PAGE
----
Most ceremonies take place in the registry office or hotels, but if a cable car company gets its way, and its licence, it may soon be possible to get married on the Rock of Gibraltar itself - perhaps the world's most recognisable lump of Jurassic limestone.
Besides the sunshine, the big attraction is the Special Governor's Licence, which means you only have to be in Gibraltar for 24 hours before a marriage can take place.

Finally made the plane into Paris, honeymooning down by the Seine,Peter Brown called to say you can make it okay,You can get married in Gibraltar, near Spain.
'The Ballad of John and Yoko'by John Lennon (1969)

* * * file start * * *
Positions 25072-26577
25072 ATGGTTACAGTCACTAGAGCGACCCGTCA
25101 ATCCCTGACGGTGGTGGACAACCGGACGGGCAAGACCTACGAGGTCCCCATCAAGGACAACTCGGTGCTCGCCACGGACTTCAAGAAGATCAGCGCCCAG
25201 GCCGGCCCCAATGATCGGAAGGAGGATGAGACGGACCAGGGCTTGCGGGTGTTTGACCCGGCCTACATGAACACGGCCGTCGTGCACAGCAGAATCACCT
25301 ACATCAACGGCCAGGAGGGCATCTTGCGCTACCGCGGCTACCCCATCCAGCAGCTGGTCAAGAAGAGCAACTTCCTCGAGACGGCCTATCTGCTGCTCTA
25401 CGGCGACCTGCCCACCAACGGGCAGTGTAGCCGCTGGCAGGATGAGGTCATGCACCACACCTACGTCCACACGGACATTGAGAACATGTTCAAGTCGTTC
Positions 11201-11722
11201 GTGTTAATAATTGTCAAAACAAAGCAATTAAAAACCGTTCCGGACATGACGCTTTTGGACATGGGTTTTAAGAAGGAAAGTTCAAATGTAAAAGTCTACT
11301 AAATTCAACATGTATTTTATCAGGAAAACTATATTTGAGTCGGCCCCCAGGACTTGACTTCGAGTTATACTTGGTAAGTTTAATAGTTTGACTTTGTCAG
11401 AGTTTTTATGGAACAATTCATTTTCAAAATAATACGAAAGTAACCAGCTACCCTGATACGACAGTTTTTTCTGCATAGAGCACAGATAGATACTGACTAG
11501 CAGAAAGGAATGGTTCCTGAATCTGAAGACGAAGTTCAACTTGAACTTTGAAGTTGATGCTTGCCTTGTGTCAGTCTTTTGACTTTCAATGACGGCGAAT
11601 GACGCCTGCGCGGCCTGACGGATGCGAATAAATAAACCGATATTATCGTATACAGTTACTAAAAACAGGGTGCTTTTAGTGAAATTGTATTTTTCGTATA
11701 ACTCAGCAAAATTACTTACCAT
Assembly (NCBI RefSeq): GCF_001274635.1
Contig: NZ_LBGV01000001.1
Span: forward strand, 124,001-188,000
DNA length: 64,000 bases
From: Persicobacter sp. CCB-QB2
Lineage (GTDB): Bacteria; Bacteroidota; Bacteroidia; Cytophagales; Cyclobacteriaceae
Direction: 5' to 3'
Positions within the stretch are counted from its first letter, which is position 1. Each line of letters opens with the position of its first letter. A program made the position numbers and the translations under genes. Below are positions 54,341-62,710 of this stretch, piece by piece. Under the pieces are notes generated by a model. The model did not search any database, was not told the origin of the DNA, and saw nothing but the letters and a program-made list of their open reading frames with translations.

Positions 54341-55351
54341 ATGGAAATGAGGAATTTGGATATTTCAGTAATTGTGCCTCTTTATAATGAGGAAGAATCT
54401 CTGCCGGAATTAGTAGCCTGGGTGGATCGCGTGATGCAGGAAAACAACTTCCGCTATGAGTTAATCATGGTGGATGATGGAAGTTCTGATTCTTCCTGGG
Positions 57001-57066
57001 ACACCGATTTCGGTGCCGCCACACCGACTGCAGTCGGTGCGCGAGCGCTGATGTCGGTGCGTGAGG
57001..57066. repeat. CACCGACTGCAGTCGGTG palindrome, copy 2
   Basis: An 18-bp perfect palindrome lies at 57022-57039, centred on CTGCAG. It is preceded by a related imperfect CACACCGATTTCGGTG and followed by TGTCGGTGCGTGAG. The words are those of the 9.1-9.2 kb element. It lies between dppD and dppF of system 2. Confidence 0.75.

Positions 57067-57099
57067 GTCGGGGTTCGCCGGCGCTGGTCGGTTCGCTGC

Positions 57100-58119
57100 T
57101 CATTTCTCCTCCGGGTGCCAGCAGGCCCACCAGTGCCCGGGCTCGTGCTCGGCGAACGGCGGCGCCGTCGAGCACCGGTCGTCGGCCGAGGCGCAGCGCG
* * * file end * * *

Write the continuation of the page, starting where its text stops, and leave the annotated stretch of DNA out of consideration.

The provision, a hangover from the territory's days as a garrison town when weddings needed to be conducted quickly, gives it the potential for spur-of-the moment nuptials - to become a Gretna Green in the sun.
But while a few elope here, most plan ahead - not least because everything is booked up months in advance. According to staff, though, it is not uncommon for a couple due to wed to simply not turn up, and if there is a last minute availability they will do "everything they can" so you can say "I do".

The demand to marry in Gibraltar is such that the government is now advertising for six "freelance" registrars who can conduct the services.
"For the UK market, it's appealing because it's on British soil and everything is in English," Mr Canessa says.
"People are familiar with the legal terms because the Gibraltarian law is based on UK law.
"And because it's two and a half hours from England, it does not cost the earth. It has really taken off, and that's why we are specifically advertising it."